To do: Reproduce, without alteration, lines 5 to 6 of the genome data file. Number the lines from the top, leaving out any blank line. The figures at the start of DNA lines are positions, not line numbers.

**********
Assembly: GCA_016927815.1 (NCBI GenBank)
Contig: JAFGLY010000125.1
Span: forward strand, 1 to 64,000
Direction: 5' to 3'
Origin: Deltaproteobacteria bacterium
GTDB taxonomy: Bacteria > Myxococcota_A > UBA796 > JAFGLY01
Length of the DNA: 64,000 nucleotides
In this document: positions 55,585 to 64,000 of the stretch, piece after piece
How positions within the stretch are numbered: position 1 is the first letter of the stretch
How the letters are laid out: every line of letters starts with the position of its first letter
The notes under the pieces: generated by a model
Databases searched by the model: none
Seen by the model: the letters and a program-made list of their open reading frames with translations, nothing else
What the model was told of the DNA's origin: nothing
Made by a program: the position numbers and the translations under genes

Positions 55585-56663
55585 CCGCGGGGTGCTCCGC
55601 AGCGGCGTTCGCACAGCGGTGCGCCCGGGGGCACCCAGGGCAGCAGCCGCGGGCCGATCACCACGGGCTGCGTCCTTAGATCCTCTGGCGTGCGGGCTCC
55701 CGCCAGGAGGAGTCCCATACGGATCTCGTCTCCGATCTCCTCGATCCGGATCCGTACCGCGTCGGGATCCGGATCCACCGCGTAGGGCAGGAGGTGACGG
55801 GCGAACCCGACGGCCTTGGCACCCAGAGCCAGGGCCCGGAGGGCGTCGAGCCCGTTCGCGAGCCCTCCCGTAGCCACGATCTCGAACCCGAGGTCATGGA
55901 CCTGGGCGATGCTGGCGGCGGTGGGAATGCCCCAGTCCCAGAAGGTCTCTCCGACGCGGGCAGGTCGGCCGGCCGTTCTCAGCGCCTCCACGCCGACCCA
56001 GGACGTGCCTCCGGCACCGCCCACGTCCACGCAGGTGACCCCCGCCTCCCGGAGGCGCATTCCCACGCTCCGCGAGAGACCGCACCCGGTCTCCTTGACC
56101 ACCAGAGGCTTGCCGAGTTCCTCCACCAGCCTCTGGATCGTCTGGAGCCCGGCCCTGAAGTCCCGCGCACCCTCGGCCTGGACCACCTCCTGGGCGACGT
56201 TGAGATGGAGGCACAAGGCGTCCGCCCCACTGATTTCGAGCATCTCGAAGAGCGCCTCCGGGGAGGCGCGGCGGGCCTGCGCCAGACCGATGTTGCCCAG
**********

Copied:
Origin: Deltaproteobacteria bacterium
GTDB taxonomy: Bacteria > Myxococcota_A > UBA796 > JAFGLY01